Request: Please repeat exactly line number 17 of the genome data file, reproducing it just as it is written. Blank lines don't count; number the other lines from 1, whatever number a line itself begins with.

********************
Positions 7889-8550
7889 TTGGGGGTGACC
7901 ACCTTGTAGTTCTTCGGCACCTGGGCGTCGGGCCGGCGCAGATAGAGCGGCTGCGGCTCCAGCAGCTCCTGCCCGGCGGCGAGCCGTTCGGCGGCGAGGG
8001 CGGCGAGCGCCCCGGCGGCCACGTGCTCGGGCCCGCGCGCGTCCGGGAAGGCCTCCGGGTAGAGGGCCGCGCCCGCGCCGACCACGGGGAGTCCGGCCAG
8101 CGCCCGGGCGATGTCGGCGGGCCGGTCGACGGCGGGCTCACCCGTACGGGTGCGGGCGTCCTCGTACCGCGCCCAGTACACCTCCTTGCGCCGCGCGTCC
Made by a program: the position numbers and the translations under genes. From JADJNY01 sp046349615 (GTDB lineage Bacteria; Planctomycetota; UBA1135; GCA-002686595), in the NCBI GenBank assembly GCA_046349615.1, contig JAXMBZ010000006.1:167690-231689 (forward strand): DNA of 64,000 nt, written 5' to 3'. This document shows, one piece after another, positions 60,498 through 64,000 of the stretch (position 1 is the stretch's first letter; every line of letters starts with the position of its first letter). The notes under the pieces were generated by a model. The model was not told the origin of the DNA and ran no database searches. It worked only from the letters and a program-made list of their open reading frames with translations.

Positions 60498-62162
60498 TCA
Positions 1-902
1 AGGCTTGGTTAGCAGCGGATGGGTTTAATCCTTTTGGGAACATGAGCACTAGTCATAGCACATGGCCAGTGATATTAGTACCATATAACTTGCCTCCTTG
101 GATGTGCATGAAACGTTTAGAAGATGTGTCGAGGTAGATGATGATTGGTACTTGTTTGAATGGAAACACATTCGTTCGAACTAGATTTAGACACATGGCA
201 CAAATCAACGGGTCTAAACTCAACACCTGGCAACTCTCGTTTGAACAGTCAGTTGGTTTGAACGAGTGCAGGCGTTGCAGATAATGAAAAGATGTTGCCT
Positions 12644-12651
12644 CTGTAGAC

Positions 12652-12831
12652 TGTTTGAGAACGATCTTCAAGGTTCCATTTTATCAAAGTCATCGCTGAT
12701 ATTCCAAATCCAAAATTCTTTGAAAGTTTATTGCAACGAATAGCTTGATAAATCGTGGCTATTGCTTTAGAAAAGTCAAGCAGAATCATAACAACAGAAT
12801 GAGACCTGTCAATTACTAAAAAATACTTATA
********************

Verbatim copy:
12701 ATTCCAAATCCAAAATTCTTTGAAAGTTTATTGCAACGAATAGCTTGATAAATCGTGGCTATTGCTTTAGAAAAGTCAAGCAGAATCATAACAACAGAAT